John Kissock: By focusing on its strengths, which are the proximity to market and providing customers with what they need when they want it. In addition I believe we will have to work across the sector to look at opportunities to get more Scottish timber products into the Construction sector. Hopefully we will be able to build on previous links with Construction Scotland and to work together on research and innovation projects to achieve this goal.

What are the major challenges in the industry?

John Kissock: Speak to any of our Scottish companies involved in processing Scottish timber the answer will generally be the same – raw material into the future. In the next 15 – 20 years the industry is reasonably well placed for raw material supplies, but looking beyond that point there is genuine concern that available volumes will fall away unless urgent attention is given to the creation of additional productive woodlands.

In theory this should not be an issue since we have a Scottish Forestry Strategy, supported by the Scottish Government, which has a target of planting 15,000 hectares of additional woodland each year. Unfortunately, our current performance is considerably poorer than required to achieve this and the balance between productive and native woodland in terms of what is being planted is of great concern. Ideally we would like to see up to 10,000 hectares of productive woodland being established annually to allow the industry to develop and expand, and to continue to provide meaningful and well paid jobs in the rural communities.

What are steps taken to eliminate illegal logging?

John Kissock: Illegal logging is not a feature of European timber production. Timber produced in Scotland largely comes from certified forests, managed either under the Forestry Stewardship Council or the Pan European Forest Certification systems. These systems have been specifically designed to ensure that our forests are sustainably managed.

The Timber Trade Federation whose members are generally involved in the importation of wood and wood products now have to comply with a responsible purchasing policy (RPP) which requires detailed quantification of risk of illegal activity from all sources of supply.

It is worth noting that the bulk of illegally felled timber in the Tropics is aimed at producing wood and wood products, rather it is perpetrated to produce bare land for agriculture or palm oil production. Unfortunately, on many occasions the timber industry unfairly carries the weight of the criticism for these activities.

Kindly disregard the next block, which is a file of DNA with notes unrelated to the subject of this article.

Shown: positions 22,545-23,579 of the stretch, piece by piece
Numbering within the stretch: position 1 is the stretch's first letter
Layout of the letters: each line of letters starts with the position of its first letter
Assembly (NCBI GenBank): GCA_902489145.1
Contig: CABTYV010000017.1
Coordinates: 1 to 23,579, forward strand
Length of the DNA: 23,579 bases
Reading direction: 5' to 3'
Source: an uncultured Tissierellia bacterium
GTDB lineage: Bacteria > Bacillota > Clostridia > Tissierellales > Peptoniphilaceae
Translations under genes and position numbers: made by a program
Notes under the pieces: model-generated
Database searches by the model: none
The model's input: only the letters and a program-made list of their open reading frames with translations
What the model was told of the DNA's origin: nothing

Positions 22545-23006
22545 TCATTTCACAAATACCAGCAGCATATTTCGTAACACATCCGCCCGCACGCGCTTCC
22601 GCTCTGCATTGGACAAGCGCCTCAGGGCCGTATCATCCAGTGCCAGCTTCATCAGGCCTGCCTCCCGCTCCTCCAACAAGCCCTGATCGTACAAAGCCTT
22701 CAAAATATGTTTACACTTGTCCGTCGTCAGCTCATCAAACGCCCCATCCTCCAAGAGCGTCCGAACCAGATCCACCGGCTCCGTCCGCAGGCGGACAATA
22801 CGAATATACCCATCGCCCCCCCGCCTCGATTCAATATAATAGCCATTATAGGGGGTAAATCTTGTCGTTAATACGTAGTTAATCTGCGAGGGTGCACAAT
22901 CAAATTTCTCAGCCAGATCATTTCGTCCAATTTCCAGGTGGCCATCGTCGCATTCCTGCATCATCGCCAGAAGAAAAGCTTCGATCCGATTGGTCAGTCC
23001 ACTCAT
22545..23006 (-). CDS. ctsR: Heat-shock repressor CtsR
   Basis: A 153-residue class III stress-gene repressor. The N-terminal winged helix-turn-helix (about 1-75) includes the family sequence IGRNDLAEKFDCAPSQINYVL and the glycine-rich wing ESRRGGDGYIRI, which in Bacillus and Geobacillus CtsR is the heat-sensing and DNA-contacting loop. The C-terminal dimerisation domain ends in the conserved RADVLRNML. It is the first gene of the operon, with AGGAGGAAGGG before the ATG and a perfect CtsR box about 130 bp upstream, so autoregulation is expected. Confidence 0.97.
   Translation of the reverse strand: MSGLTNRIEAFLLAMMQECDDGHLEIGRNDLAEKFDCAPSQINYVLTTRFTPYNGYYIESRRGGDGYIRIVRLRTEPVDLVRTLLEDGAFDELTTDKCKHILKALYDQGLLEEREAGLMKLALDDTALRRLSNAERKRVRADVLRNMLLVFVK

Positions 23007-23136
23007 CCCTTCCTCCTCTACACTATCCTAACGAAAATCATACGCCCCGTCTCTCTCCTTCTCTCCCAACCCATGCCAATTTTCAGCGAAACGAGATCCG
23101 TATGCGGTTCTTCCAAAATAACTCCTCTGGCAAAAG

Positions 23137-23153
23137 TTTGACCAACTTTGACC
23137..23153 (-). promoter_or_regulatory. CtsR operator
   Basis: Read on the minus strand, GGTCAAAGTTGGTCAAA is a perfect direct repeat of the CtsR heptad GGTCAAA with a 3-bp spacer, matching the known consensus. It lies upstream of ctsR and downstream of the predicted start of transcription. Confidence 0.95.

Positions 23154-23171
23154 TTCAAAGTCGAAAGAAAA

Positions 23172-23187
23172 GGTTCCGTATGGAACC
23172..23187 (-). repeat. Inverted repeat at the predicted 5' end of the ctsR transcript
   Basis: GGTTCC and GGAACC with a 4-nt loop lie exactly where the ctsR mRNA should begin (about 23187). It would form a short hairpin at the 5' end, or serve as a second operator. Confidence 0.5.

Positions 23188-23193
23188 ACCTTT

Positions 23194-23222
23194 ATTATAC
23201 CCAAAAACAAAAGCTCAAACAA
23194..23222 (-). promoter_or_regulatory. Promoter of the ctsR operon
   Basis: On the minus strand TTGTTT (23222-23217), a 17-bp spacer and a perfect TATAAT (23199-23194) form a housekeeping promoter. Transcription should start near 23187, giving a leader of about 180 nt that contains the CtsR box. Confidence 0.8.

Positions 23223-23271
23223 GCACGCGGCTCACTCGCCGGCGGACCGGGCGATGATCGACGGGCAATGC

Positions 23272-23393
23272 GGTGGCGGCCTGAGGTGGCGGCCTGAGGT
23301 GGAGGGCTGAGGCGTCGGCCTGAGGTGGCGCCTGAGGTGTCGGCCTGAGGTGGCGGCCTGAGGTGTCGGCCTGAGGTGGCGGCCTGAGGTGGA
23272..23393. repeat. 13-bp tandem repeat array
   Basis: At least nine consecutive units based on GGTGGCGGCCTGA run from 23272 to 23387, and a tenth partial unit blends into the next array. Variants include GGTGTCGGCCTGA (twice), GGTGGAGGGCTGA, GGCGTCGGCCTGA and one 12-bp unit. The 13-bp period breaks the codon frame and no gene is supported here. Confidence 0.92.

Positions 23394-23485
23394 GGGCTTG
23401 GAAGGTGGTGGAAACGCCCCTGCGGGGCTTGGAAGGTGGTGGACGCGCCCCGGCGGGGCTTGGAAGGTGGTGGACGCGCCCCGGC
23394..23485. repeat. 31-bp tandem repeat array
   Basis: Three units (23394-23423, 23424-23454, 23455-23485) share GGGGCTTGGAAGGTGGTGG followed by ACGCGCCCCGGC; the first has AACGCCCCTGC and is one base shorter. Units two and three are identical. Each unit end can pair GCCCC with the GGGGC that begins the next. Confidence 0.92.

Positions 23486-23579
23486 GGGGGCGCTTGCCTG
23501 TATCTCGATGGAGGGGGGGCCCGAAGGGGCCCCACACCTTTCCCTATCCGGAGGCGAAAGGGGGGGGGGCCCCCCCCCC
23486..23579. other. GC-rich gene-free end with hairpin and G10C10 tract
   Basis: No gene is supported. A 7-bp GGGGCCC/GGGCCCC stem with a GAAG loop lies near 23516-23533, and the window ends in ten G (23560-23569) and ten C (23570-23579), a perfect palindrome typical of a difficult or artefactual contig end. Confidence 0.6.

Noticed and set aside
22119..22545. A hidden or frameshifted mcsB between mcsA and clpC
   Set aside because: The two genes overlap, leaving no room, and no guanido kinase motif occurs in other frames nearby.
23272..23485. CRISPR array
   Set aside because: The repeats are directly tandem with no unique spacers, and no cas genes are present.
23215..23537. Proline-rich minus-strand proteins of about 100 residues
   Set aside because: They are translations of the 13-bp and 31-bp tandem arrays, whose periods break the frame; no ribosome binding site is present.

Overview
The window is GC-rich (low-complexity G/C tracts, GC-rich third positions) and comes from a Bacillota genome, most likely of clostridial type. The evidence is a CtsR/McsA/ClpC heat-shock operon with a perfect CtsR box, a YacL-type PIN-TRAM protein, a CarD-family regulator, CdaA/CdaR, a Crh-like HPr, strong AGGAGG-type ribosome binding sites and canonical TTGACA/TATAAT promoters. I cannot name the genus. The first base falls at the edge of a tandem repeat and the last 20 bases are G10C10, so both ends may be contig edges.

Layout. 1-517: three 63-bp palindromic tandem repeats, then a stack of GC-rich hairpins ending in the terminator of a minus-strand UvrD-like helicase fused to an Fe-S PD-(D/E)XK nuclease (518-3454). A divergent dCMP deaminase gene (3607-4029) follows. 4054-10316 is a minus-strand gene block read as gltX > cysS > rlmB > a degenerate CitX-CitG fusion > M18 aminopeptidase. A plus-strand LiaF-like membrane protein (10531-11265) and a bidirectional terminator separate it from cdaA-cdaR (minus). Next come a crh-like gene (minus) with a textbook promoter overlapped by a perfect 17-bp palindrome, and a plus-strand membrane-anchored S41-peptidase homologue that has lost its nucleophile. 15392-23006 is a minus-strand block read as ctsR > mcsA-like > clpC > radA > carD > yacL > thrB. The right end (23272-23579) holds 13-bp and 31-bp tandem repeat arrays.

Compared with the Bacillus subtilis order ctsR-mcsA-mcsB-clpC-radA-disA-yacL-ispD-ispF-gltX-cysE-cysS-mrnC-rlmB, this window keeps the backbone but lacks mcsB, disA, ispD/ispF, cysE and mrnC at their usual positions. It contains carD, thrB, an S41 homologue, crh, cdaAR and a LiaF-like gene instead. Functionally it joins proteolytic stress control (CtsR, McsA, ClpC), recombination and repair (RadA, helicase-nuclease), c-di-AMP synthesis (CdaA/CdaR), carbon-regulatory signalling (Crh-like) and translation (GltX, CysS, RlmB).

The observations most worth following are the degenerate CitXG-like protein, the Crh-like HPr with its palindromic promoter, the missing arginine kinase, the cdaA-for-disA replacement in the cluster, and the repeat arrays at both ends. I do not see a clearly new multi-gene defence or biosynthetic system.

The UK Government has also established an organisation called CPET (Central Point of Expertise in Timber Procurement) where the emphasis is placed on education, training and certification to ensure inspectors and building standards professionals understand and can address the issues.

Sustainability – What’s your take on it. What are the steps taken to ensure sustainability of forest products from Scotland?

John Kissock: As mentioned in one of my earlier answers the Scottish Forestry Industry has already committed significant time and money to have Scottish Forests certified both in the State and Private Sector. This ensures a high standard of forest practice into the future. Chain of custody is the mechanism which provides reassurance to customers buying Scottish timber that it has been grown and managed to very high standards.

The process of photosynthesis is the original carbon capture and storage system.

The processes associated with producing timber products involve some of the lowest embodied energy amongst all of the construction products. The amount of energy consumed in producing steel, concrete and aluminium is considerably greater than timber. However in most buildings timber is used in conjunction with other building products and I would advocate we optimise the use of our scarce resources to reduce our impact on the environment. In some cases, perhaps to optimise performance this will favour steel but in other situations it may favour timber. The important issue is to give the design proper consideration. This is why Wood for Good has been working with Hackney Council in London to develop a regulatory/guidance framework which encourages developers, where technically possible, to consider timber in their designs.

How is the Accord signed between the trade bodies going to help the Scottish timber industry?

John Kissock: The Accord is designed to develop some joined up thinking across the industry and to help coordinate cross industry responses to some central themes. It recognises the need for the industry to communicate with one voice on certain important issues.

One particular area being pursued right now is a complete upgrade of data related to Life Cycle Analysis (LCA) of timber and timber products. This information can be used in conjunction with Environmental Product Declarations (EPD’S) to give customers hard data on environmental performance of specific building products. Much information already exists, but this will be the first attempt across the industry to produce open source data available to all who may want to use it. Hopefully this information can ultimately be combined into computer models, BREEAM and the Green Guide to assist architects and designers in their quest to utilise more timber in their designs.